refinement on the basis of improved knowledge (see Morrow and Hull, 1996; Asquith, 1999). Of course, the application of design principles is also filtered through the political processes through which institutional design decisions are made, so that these choices involve more than a straightforward application of generic knowledge in a specific situation. The applicability of design principles also changes over time and across contexts and thus proves to be contingent (Weinstein, 2000). For example, based on the discussion of the empirical cases presented at the 1985 Annapolis meeting discussed in Chapter 1, Ostrom (1986:611) proposed that institutions that had developed simple rules were more likely to survive. Specifically, the factor discussed was “The development of a clear-cut and unambiguous set of rules that all participants can know and agree upon.” The logic on which this was based is that the “fewer rules used to organize activities, relative to the complexity of the activities, the more likely that individuals can understand them, remember them, and follow them, and the more likely that infractions will be interpreted by all as infractions” (Ostrom, 1986:611). This is obviously a highly contingent principle that has to be tailored to the complexity of the resource system itself, the cultural heterogeneity of the users, and their communication patterns. Slavish adoption of any stylized version of a design principle is unlikely to be a successful strategy (see Steins et al., 2000). Evidence exists that the “simple-rules” principle applies most strongly to institutions that engage large, diverse groups with weak community ties; small, tightly linked groups sometimes can function quite well with complex rules, provided that the users understand them well (Berkes, 1992).
How can generic knowledge be of practical value?6 We do not expect that it will be prescriptive in the sense of providing a standard set of procedures that tells practitioners exactly what to do in particular situations. However, generic knowledge is useful to practitioners when they combine it with detailed knowledge about the situation at hand. Generic knowledge also has diagnostic value for practitioners. It describes the characteristics that determine the actions that will be effective. After a practitioner has accurately diagnosed a situation, knowledge about what works in which situations comes into play more strongly.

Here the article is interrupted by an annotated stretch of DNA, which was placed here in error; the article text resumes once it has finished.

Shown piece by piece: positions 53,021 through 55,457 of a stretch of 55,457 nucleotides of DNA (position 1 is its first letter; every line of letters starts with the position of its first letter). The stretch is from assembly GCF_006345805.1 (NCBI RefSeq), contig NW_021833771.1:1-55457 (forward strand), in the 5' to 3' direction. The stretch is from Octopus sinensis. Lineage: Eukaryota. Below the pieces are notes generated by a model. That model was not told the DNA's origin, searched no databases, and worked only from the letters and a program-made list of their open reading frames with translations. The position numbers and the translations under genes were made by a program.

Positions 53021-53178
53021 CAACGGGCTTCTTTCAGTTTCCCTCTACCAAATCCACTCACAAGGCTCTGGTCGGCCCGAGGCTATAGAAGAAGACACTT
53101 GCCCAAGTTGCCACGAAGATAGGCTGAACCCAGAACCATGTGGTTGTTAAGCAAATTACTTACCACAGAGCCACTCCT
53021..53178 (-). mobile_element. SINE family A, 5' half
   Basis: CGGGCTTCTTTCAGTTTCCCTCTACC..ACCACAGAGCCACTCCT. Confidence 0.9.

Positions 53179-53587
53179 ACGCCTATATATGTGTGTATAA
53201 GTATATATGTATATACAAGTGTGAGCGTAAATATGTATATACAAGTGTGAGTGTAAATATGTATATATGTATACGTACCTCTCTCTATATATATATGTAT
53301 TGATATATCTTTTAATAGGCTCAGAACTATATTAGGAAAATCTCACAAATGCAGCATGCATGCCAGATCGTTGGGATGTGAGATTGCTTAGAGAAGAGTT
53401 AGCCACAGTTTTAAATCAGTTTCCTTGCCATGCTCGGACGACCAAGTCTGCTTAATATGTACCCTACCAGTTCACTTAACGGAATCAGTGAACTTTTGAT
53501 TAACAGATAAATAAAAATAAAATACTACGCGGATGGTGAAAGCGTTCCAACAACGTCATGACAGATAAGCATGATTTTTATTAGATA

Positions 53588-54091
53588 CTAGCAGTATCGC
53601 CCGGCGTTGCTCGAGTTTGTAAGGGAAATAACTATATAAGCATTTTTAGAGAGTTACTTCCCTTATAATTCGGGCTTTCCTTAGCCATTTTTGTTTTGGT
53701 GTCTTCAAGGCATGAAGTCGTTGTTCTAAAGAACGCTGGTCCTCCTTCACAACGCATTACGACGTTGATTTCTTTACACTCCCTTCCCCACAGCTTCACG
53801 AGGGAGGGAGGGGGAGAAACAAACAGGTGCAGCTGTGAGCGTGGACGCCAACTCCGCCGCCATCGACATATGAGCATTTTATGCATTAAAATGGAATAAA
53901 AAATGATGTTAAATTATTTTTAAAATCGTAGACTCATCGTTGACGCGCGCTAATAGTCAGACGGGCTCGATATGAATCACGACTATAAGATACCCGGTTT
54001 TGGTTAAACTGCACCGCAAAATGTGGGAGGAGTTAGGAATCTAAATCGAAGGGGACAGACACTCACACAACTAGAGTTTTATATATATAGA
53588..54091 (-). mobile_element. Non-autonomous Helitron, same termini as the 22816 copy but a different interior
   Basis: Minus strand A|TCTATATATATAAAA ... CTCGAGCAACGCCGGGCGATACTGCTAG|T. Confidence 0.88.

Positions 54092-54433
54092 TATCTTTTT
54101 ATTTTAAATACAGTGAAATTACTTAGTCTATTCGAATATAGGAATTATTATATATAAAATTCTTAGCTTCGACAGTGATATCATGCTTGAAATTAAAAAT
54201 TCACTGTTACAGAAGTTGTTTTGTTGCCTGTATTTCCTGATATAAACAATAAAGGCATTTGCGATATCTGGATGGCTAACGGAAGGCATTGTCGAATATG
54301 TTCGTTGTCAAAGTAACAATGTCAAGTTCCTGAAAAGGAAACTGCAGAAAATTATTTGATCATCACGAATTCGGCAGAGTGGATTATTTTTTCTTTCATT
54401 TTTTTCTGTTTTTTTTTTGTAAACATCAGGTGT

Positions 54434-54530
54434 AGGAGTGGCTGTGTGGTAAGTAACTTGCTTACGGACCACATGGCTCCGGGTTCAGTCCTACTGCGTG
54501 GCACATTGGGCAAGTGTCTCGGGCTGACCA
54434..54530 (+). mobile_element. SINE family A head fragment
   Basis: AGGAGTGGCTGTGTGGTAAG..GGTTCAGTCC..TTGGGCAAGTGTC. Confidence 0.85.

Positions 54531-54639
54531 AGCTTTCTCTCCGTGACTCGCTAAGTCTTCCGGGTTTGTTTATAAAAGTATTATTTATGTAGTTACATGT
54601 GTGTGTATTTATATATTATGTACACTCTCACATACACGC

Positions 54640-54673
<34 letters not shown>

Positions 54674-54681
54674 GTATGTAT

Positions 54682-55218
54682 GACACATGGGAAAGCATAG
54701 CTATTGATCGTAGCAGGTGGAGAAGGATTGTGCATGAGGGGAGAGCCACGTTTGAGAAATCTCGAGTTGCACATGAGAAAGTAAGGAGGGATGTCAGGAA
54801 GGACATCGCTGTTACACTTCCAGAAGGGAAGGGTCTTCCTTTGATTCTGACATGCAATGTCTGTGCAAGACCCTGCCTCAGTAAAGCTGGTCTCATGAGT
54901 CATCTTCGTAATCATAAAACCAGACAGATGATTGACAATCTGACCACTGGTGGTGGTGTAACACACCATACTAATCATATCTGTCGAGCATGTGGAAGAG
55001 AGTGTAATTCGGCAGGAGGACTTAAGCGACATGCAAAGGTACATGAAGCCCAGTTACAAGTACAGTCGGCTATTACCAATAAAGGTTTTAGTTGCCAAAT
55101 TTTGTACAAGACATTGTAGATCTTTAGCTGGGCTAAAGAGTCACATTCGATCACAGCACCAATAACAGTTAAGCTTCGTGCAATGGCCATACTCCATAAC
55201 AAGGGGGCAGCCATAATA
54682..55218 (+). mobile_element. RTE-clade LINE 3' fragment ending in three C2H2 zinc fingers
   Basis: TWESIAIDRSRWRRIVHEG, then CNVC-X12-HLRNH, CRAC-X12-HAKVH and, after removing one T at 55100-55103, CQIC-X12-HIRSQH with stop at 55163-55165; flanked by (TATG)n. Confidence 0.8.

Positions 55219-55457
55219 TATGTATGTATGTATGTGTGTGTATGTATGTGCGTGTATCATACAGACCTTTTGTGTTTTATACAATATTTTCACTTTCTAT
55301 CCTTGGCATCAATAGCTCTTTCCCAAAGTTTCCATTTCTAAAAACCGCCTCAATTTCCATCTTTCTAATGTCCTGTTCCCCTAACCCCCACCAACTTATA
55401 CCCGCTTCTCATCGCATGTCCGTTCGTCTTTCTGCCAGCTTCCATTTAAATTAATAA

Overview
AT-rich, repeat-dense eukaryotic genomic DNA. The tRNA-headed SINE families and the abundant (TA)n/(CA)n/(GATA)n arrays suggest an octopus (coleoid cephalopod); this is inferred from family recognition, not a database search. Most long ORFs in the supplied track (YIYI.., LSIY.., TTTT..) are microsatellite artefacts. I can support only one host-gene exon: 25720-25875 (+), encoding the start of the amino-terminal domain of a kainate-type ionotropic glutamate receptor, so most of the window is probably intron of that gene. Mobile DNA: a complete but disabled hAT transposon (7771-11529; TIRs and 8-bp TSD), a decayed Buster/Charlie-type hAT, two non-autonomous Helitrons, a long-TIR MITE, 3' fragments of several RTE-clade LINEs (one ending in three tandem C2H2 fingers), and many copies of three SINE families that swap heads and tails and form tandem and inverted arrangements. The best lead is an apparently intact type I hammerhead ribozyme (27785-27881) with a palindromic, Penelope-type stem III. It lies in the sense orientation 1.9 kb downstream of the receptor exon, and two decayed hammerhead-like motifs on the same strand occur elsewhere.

Even with a perfect diagnosis of a situation, however, there are several reasons why generic knowledge cannot be expected to provide detailed prescriptions for action. First, generic social science knowledge will never be as solidly established as, for example, a law of physics. For one thing, human actors can defy the laws said to govern their own behavior; for another, conditions continually change in ways that may invalidate conclusions from past experience. The principle of uniform laws across time and space, so central to the intellectual program of the physical sciences, is not realistic in developing theories about human behavior. Second, the many tradeoffs involved in any decision make general knowledge an imperfect guide to action. All the desired aspects of success cannot be achieved all at once, and choices must be based on tradeoff or compromise. Often, resource sustainability is not the only outcome relevant to practitioners. They must then